Harmonium solo on AIR after four decades

Harmonium solo on AIR after four decades

Harmonium solo on AIR after four decades

April 1 is an important day in the history of the harmonium. All India Radio has scheduled a Hindustani classical solo by Ravindra Katoti on its National Programme of Music.

"It is a historical moment not just for me but for the instrument as well," says Katoti. "It's after more
than four decades that this opportunity has come about."

The harmonium has had a chequered history. Nehru's information and broadcasting minister B V Keskar had banned the instrument on radio, clubbing it with film music and cricket commentary.

Elated by the AIR's decision to accord it a place of honour again, Katoti, a resident of Basaveshwara Nagar in Bengaluru, says, "The harmonium was considered a foreign instrument not suitable for Indian classical music. There was a stigma attached to it."

Now with this initiative, it opens up an opportunity for more harmonium players to present their solo skills.

"AIR is the perfect platform. It has made immense contributions to promote classical music," he adds.

Recollecting the ups and downs of the instrument, he says, "Till 1972, the harmonium was totally prohibited on radio. From 1972-1974, it was allowed both as a solo and an accompaniment. From 1974, it was allowed only as an accompaniment."

"The harmonium has its pros and cons, like any other instrument. Since we Indians assimilate everything foreign into our culture, we have assimilated this instrument well," says Katoti, who is the moving spirit behind Bijapure Harmonium Foundation, based in Bengaluru and named after his guru Rambhau Bijapure.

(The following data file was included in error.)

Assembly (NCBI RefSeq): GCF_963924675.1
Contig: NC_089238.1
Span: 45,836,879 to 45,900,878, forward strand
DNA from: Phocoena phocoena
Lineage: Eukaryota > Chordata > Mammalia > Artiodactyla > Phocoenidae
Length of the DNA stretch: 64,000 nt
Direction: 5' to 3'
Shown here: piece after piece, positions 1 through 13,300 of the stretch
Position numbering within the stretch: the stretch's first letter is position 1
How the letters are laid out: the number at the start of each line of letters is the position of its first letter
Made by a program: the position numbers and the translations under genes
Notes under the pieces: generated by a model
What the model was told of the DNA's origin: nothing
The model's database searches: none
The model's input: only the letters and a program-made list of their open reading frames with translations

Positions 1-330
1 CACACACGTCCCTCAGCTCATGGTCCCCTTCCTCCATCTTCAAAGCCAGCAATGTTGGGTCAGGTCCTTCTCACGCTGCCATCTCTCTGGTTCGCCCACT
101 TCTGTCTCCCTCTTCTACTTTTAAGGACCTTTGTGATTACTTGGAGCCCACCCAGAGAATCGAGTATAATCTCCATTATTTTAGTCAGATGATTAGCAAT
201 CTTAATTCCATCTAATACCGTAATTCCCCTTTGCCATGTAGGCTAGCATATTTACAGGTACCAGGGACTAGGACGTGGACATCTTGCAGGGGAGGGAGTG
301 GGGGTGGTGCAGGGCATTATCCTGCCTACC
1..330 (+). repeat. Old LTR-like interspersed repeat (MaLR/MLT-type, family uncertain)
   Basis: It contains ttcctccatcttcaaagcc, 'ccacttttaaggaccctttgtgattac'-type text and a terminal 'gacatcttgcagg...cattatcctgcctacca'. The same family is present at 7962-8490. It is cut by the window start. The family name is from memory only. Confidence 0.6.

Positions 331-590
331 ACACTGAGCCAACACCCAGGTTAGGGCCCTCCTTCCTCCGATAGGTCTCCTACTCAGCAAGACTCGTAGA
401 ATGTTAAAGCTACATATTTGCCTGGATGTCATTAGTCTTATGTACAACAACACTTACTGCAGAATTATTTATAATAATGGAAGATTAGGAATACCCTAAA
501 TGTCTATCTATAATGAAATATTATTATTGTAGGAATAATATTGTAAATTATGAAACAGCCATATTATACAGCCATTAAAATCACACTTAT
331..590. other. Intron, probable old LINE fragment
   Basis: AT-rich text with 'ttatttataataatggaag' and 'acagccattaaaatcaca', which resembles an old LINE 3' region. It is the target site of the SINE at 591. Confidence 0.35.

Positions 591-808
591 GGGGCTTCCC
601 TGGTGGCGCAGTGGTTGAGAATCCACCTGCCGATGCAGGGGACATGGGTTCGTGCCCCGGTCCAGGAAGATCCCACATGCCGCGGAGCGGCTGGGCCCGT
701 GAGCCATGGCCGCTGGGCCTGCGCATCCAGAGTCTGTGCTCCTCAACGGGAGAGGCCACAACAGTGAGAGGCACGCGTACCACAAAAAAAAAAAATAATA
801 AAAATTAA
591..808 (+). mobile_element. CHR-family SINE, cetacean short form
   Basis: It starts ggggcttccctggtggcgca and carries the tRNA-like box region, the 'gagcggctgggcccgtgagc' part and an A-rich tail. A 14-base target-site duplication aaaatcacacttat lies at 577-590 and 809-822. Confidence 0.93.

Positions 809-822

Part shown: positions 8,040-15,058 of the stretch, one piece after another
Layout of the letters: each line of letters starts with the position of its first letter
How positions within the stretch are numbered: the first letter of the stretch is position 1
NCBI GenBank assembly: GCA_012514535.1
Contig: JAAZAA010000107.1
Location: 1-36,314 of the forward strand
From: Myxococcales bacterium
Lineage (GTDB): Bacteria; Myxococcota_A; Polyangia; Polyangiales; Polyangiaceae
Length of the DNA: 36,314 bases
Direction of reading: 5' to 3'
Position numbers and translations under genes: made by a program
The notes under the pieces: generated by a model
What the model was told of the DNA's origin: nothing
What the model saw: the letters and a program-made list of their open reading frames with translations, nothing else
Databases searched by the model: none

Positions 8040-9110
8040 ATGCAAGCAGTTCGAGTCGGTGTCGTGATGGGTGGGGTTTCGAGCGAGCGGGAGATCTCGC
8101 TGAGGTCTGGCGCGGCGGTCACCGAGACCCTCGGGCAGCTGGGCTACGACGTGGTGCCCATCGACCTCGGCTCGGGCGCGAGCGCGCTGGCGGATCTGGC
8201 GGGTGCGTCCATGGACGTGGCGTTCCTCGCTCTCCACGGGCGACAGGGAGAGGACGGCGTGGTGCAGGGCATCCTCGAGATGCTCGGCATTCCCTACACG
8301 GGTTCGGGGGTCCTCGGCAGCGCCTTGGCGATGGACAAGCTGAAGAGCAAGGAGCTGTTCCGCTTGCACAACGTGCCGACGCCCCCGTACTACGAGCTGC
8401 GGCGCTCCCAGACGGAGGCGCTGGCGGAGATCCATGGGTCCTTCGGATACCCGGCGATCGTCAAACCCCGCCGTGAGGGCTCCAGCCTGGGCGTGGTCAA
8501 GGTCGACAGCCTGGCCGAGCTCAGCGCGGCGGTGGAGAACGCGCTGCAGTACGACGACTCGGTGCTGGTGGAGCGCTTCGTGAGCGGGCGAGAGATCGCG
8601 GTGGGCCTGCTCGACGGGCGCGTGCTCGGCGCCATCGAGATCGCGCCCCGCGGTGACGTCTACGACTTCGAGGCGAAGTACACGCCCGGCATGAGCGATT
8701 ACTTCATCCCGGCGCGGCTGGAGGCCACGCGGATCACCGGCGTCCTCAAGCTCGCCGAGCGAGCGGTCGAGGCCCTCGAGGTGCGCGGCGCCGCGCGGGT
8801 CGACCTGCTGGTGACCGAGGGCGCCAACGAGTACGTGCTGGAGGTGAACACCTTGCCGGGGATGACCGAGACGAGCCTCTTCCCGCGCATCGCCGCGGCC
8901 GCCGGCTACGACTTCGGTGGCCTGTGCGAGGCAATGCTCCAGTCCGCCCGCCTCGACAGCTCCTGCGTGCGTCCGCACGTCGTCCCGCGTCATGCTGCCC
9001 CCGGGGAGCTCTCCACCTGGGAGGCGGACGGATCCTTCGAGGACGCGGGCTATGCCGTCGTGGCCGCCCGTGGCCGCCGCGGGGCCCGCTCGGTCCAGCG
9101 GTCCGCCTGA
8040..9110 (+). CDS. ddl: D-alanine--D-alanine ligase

The harmonium is seen in every nook and corner of our country, and Katoti has made consistent efforts over at least a decade to promote it by collaborating with a diverse variety of artistes.

"My students are also making efforts to grow as solo and accompanying artistes," he adds.

Dr N Raghu, Assistant Director, Programmes, AIR says, "The AIR Directorate has confirmed it is after a long gap of about 50 years that a harmonium solo is being introduced," he says.

"Schools of Hindustani music have varied opinions about the propriety of using the harmonium as an accompaniment. Some say it masks the mistakes of a vocalist and as a solo instrument is not able of executing all the aesthetic components of a raga rendition," he says.

In Hindustani music, the bends and slides of the note are basic. Unlike a violin, the harmonium cannot play microtones, or the tones between its keys.

"It is not an ideal instrument---the way no voice can be ideal," says Raghu.

He believes the AIR is giving due acclaim to Katoti by choosing him to resume harmonium solos, "as a consideration for the artiste and achiever that he is."

A harmonium artiste himself, Raghu started learning the instrument when he was just eight. "Every composer should play an instrument. I learnt the harmonium and that prompted me to become a composer," he says.

Tune in

The harmonium solo will be broadcast on AIR at 10.30 pm on all AIR 'A' stations on April 1.

Why it was out

* The harmonium can't play Indian graces.
* It masks vocalist's mistakes.

A lot in its defence

Some of India's greatest classical vocalists are accompanied by the harmonium at their concerts. The other instrument used to accompany classical vocalists, the
sarangi, is more difficult to master, and has fewer players. Champions of the harmonium admit it may not be perfect, but it is portable, easy to maintain, and sounds good in the right hands.

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